In July, Appalachian Voices traveled to Capitol Hill alongside about 150 miners, widows and their loved ones to demand Congress to restore proper funding for the Black Lung Disability Trust Fund. And in June, we joined other organizations in a visit to D.C. to ask legislators to co-sponsor the RECLAIM Act to fast-track abandoned mine reclamation.
Approximately 150 Appalachian coal miners, widows and their loved ones visited Capitol Hill in July to demand that Congress reinstate a tax rate on coal companies for black lung healthcare and benefits.
More than 150 coal miners or their widows and loved ones traveled to D.C. in July to call for action on black lung legislation.
Over 100 miners from across the Appalachian region are traveling to Washington D.C. this week to lobby lawmakers on a number of issues related to black lung disease, a fatal respiratory condition caused by continuous exposure to harmful dust and rock particles in and around coal mines.
The deadly disease is on the rise, but funding for healthcare will be halved unless Congress acts this year.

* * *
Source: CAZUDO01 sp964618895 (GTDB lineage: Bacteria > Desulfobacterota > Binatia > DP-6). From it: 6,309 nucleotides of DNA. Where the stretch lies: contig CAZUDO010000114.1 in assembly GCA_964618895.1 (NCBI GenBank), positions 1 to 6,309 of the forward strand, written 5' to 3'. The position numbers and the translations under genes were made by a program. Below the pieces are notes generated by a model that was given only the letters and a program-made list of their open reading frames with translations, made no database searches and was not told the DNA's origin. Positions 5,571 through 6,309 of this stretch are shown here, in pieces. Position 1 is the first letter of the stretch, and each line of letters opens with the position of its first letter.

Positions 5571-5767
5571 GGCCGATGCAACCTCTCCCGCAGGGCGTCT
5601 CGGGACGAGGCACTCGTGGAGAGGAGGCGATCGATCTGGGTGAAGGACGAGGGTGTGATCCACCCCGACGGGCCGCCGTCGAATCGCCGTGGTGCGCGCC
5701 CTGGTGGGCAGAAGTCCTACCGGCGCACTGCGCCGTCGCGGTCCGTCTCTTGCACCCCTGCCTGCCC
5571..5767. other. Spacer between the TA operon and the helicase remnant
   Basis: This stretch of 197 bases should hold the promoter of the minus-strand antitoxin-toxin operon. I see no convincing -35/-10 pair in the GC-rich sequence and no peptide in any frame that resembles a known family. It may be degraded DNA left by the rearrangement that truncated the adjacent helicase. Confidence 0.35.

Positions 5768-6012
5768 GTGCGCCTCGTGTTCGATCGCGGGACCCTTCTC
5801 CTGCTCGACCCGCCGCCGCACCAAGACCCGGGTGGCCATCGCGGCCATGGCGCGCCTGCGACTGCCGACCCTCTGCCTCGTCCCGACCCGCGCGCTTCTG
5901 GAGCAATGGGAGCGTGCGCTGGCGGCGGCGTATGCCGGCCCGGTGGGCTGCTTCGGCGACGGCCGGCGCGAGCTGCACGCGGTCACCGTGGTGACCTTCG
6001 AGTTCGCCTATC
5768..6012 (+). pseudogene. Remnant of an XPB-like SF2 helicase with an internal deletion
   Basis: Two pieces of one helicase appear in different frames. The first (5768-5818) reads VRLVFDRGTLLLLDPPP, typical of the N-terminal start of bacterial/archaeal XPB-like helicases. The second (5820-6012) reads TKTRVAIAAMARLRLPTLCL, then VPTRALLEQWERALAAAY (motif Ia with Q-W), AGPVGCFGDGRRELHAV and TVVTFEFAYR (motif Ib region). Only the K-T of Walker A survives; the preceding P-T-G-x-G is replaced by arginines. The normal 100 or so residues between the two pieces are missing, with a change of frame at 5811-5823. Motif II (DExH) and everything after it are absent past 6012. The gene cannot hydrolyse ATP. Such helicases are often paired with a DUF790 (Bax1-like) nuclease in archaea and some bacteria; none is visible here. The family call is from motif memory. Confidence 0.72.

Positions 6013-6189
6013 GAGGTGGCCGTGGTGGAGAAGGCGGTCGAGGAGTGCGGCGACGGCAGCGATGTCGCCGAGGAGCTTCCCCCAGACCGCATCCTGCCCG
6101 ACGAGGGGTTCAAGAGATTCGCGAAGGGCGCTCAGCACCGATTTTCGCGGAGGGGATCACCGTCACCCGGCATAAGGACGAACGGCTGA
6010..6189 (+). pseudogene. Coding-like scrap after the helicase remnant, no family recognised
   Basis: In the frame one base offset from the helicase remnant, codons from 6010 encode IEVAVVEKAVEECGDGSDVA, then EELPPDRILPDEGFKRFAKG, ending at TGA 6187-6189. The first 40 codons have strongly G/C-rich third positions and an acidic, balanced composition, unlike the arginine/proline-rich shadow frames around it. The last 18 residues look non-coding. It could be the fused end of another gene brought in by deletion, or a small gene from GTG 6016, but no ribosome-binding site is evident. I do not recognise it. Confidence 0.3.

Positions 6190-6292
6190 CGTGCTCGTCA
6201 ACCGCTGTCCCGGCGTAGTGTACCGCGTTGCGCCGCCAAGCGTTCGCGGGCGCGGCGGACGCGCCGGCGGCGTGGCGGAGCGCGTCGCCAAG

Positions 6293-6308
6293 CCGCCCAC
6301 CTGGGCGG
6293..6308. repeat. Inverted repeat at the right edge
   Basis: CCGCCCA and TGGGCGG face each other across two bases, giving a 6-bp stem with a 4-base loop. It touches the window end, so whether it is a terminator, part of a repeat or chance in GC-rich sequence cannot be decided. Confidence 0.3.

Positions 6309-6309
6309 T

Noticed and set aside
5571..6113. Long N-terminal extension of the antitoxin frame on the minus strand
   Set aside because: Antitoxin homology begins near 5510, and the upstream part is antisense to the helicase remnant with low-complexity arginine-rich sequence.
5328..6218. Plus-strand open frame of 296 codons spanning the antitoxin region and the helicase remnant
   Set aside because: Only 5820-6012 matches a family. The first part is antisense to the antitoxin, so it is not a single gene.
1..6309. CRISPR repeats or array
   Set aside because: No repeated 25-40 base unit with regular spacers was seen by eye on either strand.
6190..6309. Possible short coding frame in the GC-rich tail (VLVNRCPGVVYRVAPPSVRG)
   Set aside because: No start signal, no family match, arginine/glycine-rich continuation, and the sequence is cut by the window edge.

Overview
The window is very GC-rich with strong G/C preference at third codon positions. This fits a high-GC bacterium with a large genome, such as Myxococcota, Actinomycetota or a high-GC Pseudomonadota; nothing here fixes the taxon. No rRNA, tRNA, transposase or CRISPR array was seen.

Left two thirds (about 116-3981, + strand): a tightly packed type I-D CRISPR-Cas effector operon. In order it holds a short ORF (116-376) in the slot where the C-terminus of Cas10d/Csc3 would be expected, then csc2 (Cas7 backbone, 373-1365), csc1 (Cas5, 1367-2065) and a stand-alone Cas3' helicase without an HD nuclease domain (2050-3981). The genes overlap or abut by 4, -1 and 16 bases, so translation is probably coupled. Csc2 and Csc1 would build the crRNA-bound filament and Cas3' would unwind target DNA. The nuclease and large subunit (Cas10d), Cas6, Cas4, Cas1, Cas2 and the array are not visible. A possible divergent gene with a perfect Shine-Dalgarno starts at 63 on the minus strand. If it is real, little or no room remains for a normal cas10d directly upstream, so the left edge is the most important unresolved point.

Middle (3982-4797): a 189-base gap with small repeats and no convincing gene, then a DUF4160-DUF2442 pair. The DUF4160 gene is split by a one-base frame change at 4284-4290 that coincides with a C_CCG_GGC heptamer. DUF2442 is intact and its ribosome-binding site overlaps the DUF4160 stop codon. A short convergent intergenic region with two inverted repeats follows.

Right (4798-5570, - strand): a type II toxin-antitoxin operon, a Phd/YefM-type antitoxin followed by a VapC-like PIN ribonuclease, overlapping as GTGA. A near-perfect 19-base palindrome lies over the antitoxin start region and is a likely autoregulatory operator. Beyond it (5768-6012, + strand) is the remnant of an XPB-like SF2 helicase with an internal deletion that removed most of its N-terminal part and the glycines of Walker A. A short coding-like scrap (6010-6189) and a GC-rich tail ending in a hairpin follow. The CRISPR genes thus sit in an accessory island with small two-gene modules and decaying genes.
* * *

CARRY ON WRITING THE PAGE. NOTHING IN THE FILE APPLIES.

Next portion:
Our elected representatives need to step up and make sure coal companies pay their fair share toward healthcare for coal miners with black lung disease.
A recent study shows that black lung disease in Appalachian coal miners is at a 25-year high — but federal taxes on coal companies that help compensate affected miners are set to expire next year.
Coal mining fatalities are nearly double what they were last year, and the federal Mine Safety and Health Administration announced it would revisit a rule intended to protect miners from black lung disease.
Despite challenges from industry groups, a federal court has upheld new mine safety standards that will go into effect on Feb. 1.
Rural pulmonary rehabilitation helps patients struggling with black lung disease improve their well-being.